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Antioxidant in red wine has no benefit at low doses
May 12th, 2014
05:24 PM ET

Antioxidant in red wine has no benefit at low doses

The antioxidant resveratrol does not improve longevity when consumed at levels naturally occurring in foods like grapes, red wine and dark chocolate, according to a new study published Monday in the journal JAMA Internal Medicine.

“We looked at the relationship between resveratrol levels and a lot of health outcomes that are thought to be related to resveratrol, such as cancer and heart disease and lifespan. And we found no relationship,” says Dr. Richard Semba, study author and professor at Johns Hopkins University School of Medicine.

The potential health benefits of consuming moderate amounts of red wine have been much discussed ever since researchers identified the “French paradox” – an observation that the French have lower levels of heart disease despite consuming relatively high amounts of saturated fat.
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Impairment from solvents might last decades
May 12th, 2014
04:00 PM ET

Impairment from solvents might last decades

In the workplace, fumes from solvents such as paints, glues, degreasers and adhesives have been implicated in cognitive damage - in other words, impaired thinking and memory abilities. Now, researchers report in the journal Neurology that the detriments linked to these chemicals might last many years.

"What it shows is that these chemicals might have more long-term effects than have previously been thought, and continue to affect people long after they are retired," said Erika Sabbath, research fellow at the Harvard Center for Population and Development Studies and lead author of the study.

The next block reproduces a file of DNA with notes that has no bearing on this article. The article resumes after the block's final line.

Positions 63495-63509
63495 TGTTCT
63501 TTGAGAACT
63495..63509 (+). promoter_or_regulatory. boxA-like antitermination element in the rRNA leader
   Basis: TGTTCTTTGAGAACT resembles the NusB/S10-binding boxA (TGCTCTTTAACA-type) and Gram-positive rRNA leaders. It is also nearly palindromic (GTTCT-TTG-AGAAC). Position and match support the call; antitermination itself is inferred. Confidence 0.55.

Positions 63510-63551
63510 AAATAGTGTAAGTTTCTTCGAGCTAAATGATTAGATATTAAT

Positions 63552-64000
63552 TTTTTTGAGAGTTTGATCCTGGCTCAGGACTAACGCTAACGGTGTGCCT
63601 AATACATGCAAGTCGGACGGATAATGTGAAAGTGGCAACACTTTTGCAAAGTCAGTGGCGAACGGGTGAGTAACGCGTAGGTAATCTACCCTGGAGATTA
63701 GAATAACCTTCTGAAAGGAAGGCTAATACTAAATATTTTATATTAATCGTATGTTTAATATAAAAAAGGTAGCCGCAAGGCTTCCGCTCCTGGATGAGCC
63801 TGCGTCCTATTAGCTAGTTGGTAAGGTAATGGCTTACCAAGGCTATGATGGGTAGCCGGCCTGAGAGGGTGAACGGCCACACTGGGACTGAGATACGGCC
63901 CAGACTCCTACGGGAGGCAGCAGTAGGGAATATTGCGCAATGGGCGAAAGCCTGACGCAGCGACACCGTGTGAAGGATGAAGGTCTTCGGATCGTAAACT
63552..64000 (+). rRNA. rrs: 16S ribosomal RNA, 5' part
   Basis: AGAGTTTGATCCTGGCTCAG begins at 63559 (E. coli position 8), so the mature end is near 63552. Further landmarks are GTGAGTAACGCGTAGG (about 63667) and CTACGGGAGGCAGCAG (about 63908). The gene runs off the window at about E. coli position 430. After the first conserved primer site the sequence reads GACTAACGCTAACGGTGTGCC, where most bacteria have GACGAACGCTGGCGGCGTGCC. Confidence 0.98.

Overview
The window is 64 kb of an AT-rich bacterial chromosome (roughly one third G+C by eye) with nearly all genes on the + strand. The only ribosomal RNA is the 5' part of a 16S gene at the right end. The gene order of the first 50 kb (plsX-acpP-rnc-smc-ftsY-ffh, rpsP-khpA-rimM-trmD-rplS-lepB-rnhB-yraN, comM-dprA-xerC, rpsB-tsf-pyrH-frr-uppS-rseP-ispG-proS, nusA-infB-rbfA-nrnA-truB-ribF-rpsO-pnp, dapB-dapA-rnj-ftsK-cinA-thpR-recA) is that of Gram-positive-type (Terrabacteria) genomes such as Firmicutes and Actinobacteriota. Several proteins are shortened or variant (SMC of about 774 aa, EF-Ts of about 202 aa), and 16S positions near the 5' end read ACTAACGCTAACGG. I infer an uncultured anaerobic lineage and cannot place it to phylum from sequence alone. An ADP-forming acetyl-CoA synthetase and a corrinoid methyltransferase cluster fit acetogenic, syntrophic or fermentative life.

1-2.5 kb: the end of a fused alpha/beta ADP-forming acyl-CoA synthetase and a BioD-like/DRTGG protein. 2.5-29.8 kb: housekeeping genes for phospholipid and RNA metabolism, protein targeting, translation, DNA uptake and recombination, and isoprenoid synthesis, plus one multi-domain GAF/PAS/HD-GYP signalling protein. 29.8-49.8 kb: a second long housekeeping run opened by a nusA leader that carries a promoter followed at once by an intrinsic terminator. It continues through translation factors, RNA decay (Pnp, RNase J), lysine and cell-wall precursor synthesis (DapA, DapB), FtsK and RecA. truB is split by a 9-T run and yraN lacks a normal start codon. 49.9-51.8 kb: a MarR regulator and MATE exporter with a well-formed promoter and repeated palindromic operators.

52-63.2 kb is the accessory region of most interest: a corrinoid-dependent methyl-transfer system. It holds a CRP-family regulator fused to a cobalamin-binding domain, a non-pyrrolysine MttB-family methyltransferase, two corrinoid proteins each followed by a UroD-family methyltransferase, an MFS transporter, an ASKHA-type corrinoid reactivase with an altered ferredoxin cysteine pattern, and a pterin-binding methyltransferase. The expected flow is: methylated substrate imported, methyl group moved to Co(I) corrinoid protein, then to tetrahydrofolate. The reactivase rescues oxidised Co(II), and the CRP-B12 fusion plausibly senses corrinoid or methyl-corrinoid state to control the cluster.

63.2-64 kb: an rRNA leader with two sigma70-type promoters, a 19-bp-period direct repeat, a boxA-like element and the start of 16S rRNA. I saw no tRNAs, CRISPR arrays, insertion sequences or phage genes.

A solvent is a substance used to dissolve another chemical. For instance, water dissolves salt. The solvents targeted in this study included benzene (found in detergents and plastics), chlorinated solvents (found in paint strippers and dry cleaning solutions) and petroleum solvents (found in varnish).

But note that researchers did not directly measure whether these chemicals cause brain damage. They simply found a statistical association between impairment on tests and exposure to chemicals. More research would be needed to prove that one directly results in the other.

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Common chemicals challenge sperm
Endocrine disruptors can can impact sperm's motility, or swimming behavior.
May 12th, 2014
01:43 PM ET

Common chemicals challenge sperm

Chemicals known as endocrine disruptors, commonly found in our food and products such as makeup, sunscreen and toothpaste, have been shown to cause fertility problems. Now scientists have a better understanding of why.

Researchers found endocrine disruptors can interfere with human sperm's ability to move, navigate and/or penetrate an egg. Their study results were published Monday in EMBO reports.

Wait, what's an endocrine disruptor?

Endocrine disruptors are chemicals that interfere with your endocrine system - the system in your body that regulates hormones. These hormones control everything from your metabolism to your sleep cycle to your reproductive system, so messing with them can cause serious issues. FULL POST


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About this blog

Get a behind-the-scenes look at the latest stories from CNN Chief Medical Correspondent, Dr. Sanjay Gupta, Senior Medical Correspondent Elizabeth Cohen and the CNN Medical Unit producers. They'll share news and views on health and medical trends - info that will help you take better care of yourself and the people you love.

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